Saga of Mcl-1: regulation from transcription to degradation

Abstract

The members of the Bcl-2 family are the central regulators of various cell death modalities. Some of these proteins contribute to apoptosis, while others counteract this type of programmed cell death, thus balancing cell demise and survival. A disruption of this balance leads to the development of various diseases, including cancer. Therefore, understanding the mechanisms that underlie the regulation of proteins of the Bcl-2 family is of great importance for biomedical research. Among the members of the Bcl-2 family, antiapoptotic protein Mcl-1 is characterized by a short half-life, which renders this protein highly sensitive to changes in its synthesis or degradation. Hence, the regulation of Mcl-1 is of particular scientific interest, and the study of Mcl-1 modulators could aid in the understanding of the mechanisms of disease development and the ways of their treatment. Here, we summarize the present knowledge regarding the regulation of Mcl-1, from transcription to degradation, focusing on aspects that have not yet been described in detail.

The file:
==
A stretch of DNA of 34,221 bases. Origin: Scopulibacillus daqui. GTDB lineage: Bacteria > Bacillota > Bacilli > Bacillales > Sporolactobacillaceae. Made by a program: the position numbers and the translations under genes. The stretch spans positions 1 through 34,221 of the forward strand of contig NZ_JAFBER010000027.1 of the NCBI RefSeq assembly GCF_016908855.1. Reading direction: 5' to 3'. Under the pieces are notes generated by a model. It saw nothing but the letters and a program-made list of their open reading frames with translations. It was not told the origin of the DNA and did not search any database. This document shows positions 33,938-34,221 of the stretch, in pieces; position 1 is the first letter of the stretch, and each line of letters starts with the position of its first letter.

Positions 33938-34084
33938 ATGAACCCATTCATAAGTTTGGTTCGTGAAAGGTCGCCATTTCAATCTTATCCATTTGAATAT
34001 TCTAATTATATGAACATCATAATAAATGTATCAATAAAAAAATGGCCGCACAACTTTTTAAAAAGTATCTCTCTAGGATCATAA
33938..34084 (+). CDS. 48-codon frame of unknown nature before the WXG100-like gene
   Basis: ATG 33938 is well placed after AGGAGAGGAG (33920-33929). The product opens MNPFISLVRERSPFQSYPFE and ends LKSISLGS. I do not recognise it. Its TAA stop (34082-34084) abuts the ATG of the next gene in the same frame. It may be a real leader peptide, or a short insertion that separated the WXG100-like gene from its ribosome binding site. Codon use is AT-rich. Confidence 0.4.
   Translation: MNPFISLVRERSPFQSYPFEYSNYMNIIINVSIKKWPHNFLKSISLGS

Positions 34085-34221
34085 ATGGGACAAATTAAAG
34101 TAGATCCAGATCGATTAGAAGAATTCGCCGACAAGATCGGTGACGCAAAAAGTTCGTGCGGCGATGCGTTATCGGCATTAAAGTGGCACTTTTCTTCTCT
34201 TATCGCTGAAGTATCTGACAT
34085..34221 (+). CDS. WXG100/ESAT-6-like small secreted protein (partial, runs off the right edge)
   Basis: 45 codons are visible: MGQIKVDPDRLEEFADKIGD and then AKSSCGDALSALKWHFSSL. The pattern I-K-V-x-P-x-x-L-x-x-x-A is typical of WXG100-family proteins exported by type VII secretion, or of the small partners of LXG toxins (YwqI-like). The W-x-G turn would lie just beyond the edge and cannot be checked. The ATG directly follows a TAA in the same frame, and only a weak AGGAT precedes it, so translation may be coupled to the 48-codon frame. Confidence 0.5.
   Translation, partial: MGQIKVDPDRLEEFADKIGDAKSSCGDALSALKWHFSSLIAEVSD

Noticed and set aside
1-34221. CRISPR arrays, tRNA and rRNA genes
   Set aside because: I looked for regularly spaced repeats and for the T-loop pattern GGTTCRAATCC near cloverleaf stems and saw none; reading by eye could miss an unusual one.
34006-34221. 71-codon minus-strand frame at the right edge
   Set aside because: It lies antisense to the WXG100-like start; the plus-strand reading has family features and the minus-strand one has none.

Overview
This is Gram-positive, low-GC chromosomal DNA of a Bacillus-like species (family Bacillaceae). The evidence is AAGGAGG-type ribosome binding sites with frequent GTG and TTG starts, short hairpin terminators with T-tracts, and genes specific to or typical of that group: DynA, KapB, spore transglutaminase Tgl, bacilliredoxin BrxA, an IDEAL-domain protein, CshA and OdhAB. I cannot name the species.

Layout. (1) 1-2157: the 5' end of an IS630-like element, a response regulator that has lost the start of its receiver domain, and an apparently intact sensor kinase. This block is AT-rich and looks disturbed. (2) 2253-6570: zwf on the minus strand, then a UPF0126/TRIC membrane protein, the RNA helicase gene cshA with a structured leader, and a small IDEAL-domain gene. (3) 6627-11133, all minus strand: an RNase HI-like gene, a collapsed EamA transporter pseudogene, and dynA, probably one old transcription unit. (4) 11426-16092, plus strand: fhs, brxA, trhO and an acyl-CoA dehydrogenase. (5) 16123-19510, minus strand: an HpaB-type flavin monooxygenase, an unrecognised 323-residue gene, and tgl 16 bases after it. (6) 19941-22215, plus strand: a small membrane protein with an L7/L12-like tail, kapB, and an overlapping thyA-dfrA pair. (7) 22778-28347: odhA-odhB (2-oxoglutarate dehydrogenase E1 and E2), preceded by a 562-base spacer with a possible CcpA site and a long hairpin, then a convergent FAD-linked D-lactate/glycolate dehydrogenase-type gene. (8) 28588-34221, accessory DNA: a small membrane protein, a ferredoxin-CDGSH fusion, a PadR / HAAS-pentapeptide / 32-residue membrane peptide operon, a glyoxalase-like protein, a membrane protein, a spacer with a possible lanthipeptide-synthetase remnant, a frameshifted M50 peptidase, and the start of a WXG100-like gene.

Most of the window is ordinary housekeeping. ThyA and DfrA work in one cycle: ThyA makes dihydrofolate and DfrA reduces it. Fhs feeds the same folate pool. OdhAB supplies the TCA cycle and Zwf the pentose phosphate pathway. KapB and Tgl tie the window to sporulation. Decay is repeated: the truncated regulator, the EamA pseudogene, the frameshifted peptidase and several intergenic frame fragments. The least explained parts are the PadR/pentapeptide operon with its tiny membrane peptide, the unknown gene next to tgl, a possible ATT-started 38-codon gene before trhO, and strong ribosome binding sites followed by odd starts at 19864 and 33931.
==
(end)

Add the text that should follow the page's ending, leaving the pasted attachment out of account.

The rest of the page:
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Fig. 1: Phosphorylation, ubiquitination, and deubiquitination of Mcl-1.
Fig. 2: Degradation of Mcl-1 upon treatment with antimitotic drugs.

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Acknowledgements

This work was supported by a grant from the Russian Science Foundation (17-75-20102). The work in the authors’ laboratories is supported by grants from the Russian Foundation for Basic Research (19-015-00332, 18-29-09005), the Stockholm (181301) and Swedish (190345) Cancer Societies.

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Senichkin, V.V., Streletskaia, A.Y., Gorbunova, A.S. et al. Saga of Mcl-1: regulation from transcription to degradation. Cell Death Differ 27, 405–419 (2020). https://doi.org/10.1038/s41418-019-0486-3

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